West Valley chief: Not enough proof to arrest Josh Powell
West Valley City Police Chief Thayle "Buzz" Nielsen said Monday that the decision not to arrest Josh Powell in his wife's disappearance was the right one given the evidence his department had.
Nielsen and the department have been under heightened scrutiny since officials in Washington released new details on the case last week, including information that police had found the blood of Susan Powell on the floor of the couple's West Valley City home on the day after she disappeared in 2009.
Investigators also had found a note in a safe deposit box in which Susan Powell warned that her death may not be an accident.
Nielsen said there was probable cause to arrest but not enough evidence to win a case. Without a body, Nielsen said, Powell could have escaped conviction at trial or pleaded to a lesser charge.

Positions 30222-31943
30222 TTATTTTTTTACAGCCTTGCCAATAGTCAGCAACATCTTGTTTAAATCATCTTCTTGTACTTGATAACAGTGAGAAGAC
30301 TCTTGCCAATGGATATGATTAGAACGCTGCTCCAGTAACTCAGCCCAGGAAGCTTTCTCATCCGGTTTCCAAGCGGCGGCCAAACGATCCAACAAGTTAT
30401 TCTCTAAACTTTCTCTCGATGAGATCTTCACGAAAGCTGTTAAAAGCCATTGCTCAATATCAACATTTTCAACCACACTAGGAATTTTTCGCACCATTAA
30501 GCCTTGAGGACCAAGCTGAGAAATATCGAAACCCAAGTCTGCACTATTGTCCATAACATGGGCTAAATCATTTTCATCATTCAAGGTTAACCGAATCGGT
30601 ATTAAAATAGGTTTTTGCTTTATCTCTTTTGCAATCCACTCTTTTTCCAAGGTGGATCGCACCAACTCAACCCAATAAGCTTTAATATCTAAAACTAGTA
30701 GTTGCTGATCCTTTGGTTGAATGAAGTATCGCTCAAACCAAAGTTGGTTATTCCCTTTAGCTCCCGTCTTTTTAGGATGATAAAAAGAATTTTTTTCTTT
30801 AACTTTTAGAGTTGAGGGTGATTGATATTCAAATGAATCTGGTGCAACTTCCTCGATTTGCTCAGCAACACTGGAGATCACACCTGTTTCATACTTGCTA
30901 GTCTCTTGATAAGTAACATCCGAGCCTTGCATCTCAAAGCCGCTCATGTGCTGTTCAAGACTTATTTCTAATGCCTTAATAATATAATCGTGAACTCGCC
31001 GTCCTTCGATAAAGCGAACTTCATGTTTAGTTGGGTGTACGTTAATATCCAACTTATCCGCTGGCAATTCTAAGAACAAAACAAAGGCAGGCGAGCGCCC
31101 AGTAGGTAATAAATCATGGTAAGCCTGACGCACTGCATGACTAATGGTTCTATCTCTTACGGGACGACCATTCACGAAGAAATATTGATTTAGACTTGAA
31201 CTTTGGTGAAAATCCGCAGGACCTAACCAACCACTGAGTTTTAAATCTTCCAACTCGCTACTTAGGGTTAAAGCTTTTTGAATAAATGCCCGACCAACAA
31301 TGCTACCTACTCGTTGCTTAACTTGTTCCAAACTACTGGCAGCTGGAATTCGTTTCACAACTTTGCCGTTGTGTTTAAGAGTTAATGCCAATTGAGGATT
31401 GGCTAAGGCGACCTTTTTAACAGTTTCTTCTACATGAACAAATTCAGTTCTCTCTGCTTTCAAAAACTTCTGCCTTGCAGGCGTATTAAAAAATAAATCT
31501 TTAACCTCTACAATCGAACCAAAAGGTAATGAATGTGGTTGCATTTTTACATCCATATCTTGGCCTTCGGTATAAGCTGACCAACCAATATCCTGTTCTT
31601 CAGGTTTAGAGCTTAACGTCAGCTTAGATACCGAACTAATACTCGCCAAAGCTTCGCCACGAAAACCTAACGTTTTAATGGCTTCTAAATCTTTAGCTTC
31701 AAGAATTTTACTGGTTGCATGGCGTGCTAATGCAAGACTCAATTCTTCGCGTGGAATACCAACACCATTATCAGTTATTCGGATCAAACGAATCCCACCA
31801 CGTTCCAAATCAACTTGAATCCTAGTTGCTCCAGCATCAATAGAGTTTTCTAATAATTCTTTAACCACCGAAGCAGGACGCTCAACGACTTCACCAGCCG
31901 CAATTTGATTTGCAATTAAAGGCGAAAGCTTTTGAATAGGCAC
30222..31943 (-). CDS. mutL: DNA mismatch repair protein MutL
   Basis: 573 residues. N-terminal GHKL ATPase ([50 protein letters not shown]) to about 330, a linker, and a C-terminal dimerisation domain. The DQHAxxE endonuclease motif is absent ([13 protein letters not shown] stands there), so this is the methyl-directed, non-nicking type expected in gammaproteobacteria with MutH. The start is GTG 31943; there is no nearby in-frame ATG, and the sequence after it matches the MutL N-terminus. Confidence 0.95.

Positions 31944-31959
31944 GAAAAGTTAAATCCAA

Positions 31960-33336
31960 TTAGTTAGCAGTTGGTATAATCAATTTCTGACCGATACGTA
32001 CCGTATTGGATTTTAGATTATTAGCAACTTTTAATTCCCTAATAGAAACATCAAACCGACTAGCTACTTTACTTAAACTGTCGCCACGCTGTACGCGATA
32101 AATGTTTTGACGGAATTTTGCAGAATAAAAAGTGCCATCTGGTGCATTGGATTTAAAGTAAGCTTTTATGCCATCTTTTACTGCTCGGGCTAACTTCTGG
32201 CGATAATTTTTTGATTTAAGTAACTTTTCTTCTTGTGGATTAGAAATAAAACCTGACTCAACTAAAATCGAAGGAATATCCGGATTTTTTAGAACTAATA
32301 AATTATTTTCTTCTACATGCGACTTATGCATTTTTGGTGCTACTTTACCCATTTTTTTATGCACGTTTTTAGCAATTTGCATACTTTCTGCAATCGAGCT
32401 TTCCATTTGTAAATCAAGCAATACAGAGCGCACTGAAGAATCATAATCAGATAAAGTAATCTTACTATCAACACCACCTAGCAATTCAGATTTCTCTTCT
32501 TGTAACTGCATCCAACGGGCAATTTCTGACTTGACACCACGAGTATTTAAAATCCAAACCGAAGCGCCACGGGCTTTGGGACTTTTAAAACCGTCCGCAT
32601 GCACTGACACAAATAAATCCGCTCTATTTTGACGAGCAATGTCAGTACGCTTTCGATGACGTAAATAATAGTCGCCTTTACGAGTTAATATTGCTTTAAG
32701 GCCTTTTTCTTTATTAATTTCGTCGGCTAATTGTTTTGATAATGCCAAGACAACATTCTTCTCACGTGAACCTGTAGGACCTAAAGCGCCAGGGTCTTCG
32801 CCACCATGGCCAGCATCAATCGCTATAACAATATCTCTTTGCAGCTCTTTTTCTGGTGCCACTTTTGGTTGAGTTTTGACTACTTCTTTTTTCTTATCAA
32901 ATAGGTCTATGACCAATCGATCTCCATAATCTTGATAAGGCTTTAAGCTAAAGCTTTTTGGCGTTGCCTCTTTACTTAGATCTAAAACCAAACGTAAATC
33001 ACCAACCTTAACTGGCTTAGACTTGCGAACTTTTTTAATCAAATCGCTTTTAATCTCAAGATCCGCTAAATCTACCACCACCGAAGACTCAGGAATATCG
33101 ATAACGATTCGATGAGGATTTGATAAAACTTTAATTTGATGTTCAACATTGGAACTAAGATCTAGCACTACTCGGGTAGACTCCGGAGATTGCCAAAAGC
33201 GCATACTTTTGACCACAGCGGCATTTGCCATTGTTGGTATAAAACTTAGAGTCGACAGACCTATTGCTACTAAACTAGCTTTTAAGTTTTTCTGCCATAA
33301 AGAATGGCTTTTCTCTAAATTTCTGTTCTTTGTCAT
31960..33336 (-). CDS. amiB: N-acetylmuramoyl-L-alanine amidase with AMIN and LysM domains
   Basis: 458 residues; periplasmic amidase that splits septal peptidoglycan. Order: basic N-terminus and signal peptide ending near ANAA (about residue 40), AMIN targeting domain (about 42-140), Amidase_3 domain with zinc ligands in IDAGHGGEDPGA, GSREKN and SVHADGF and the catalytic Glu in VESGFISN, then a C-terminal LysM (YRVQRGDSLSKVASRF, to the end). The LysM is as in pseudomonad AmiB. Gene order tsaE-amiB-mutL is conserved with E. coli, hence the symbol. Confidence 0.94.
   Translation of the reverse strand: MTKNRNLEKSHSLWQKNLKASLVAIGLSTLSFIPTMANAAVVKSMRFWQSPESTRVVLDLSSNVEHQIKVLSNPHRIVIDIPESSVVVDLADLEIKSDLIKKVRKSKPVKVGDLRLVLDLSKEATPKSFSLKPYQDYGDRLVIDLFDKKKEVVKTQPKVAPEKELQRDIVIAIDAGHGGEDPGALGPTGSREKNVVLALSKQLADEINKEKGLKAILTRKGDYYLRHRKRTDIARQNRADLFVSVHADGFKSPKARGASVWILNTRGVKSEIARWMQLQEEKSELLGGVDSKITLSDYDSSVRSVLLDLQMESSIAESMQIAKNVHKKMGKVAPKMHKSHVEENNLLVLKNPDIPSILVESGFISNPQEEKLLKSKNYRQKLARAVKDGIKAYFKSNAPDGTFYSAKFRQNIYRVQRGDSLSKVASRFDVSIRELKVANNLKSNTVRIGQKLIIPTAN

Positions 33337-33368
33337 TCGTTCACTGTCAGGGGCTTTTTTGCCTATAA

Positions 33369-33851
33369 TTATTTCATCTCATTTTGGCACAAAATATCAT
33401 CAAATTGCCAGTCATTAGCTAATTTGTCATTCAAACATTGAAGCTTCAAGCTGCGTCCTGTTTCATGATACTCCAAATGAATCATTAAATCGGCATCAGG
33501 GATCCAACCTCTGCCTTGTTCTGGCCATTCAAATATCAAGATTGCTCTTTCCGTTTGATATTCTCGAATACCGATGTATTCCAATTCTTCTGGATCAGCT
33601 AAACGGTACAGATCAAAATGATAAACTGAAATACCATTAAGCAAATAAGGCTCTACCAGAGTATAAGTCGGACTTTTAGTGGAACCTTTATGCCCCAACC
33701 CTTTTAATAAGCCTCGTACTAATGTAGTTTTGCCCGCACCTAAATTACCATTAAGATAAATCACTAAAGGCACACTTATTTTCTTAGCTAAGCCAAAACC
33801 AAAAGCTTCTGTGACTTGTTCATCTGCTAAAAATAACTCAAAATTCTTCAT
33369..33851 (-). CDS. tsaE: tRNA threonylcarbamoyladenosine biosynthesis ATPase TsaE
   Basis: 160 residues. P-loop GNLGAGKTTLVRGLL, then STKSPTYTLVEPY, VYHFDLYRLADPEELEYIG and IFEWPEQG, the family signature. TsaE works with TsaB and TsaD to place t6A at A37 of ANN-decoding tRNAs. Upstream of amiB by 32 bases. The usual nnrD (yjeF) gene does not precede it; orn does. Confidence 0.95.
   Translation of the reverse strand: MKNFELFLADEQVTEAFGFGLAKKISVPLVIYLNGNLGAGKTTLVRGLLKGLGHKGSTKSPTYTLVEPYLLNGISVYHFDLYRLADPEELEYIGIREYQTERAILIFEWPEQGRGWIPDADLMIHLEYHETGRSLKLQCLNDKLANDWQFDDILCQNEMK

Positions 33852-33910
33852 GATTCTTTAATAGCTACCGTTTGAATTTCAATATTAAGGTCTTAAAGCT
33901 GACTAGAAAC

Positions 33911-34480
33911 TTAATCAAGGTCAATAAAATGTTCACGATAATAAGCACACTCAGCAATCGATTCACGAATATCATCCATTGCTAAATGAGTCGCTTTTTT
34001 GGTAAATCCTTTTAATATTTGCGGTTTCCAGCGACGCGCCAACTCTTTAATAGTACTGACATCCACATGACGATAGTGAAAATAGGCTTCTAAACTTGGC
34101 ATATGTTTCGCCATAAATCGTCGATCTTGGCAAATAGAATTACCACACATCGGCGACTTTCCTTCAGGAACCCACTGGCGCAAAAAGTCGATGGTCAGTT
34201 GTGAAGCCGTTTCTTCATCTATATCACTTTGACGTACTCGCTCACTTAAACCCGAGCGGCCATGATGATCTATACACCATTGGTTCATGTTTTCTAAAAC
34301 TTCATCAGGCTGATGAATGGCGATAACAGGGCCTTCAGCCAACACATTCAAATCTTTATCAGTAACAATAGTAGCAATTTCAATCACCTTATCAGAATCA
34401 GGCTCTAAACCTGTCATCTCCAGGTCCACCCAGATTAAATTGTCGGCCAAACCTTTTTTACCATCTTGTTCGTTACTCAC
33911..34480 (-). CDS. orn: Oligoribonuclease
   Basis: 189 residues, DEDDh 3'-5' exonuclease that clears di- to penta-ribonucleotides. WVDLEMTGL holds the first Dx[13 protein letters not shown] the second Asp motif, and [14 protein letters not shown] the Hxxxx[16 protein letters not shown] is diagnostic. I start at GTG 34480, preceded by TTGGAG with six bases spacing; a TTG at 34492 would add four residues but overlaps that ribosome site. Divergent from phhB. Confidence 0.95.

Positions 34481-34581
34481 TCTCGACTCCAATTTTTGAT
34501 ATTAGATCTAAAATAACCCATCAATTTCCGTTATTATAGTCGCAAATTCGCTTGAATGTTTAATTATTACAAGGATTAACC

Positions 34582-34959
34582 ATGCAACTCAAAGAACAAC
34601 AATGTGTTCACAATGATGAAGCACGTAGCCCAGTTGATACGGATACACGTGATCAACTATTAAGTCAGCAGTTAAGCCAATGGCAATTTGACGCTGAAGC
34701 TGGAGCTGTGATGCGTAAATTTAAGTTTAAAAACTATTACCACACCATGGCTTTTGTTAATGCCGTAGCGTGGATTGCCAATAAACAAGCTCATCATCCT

"If we could have arrested him we would have," Nielsen said. "... We had a pretty good circumstantial case."
Nielsen answered reporters' questions regarding the Susan Powell case while attending Monday's NAACP forum on Trayvon Martin, the Florida teen who was gunned down by a neighborhood watch captain in February, at the Utah State Bar Law and Justice Center in Salt Lake City.
Washington law enforcement officials received the information about West Valley City's case while investigating a voyeurism case against Josh Powell's father, Steve Powell.
In light of the new information, many people have wondered why West Valley City police did not arrest Josh Powell, who went on to kill himself and his two sons in February.